Head of Workplace Wellbeing at Mind
Many employees are struggling with their mental health as a result of the pandemic. If you are one of them, don’t be afraid to ask your employer for help.
Now a year has passed since the initial lockdown, it’s a good time to reflect on our own wellbeing and make the most of any support available from our employers. This time last year, many of us found ourselves hastily packing up our things in the office and began working from home for the first time. Few of us realised just how long these new arrangements would last or what other challenges might be thrown our way.
Mental health problems are common
It’s completely understandable if you’re struggling with your mental health more than usual. If you’ve noticed changes to your thoughts, feelings and behaviours that last longer than two weeks, keep returning and are affecting your daily life (including work and relationships), speak to someone you trust, ideally your GP.
Your employer’s duty
It’s in your employer’s interests to look after your wellbeing. Those who invest in staff wellbeing typically report increased staff morale and productivity as well as reduced sickness absence and turnover.
Under the Equality Act 2010, employers have a legal duty to put in place reasonable adjustments to support any disabled employees. This can include staff experiencing mental health problems in certain circumstances.
Adjustments could include changes to working hours, roles and responsibilities. We also encourage employers to offer support measures and adjustments to anyone who is experiencing poor mental health, regardless of whether they are covered by the Equality Act.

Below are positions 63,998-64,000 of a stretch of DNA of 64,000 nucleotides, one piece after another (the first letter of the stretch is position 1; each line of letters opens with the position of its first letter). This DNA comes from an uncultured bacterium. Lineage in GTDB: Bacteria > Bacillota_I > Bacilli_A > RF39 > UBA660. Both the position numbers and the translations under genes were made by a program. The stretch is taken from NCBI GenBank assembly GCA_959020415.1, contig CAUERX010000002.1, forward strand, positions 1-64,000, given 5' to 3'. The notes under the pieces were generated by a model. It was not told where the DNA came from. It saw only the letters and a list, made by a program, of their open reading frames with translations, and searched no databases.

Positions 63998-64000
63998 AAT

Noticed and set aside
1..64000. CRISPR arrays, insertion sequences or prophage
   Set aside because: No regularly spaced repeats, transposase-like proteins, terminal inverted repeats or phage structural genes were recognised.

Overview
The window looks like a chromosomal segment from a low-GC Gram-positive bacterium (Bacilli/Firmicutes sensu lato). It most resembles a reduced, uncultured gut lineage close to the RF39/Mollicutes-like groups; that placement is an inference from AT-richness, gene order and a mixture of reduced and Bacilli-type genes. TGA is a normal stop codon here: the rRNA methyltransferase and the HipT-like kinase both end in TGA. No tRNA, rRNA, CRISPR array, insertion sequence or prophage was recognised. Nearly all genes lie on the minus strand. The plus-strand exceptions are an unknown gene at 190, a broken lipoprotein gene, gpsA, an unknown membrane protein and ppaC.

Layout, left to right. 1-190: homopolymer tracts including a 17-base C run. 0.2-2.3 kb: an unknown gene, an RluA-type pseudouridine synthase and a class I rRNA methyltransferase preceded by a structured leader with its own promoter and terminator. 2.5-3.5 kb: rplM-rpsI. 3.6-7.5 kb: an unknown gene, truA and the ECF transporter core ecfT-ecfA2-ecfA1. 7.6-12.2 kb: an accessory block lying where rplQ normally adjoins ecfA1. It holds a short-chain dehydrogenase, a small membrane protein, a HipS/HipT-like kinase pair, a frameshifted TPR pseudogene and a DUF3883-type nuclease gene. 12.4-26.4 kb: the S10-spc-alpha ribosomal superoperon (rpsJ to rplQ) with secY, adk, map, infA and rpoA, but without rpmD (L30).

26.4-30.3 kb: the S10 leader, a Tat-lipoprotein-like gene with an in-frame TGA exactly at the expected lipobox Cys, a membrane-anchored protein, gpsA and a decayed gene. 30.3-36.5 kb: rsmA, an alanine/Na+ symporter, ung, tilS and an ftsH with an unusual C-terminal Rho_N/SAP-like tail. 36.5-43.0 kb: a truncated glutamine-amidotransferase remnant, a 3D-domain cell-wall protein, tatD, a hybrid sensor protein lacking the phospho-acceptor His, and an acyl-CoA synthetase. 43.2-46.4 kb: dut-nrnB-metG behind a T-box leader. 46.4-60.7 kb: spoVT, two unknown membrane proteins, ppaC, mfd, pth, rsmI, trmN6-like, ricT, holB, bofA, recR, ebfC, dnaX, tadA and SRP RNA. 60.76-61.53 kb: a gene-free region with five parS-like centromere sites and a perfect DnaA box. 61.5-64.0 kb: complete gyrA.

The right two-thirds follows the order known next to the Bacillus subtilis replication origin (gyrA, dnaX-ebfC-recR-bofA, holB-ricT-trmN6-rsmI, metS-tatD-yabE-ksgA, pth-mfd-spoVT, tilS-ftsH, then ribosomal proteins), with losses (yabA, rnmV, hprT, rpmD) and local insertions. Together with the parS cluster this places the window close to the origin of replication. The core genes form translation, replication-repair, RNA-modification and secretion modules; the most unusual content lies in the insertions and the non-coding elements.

Those who invest in staff wellbeing typically report increased staff morale and productivity as well as reduced sickness absence and turnover.
Adapting to the changes
Any wellbeing initiatives offered by your employer should be easy to access virtually. Mind employees are offered flexible working hours, access to an Employee Assistance Programme and reflective practice sessions with a trained counsellor.
It’s important we look after ourselves too. Try to get some physical activity into your day, ideally outdoors in nature. Get outside at lunchtime if possible, given vitamin D – even in low levels – can improve our mood.
We encourage managers to regularly create the space for staff to talk about any issues they’re facing – inside or outside work so hopefully your manager is checking in with you.
Working from home can make it harder to find a work/life balance. At the end of the working day, try to put some physical distance between you and your workspace, such as by going for a walk, cooking, doing an online workout or contacting a friend.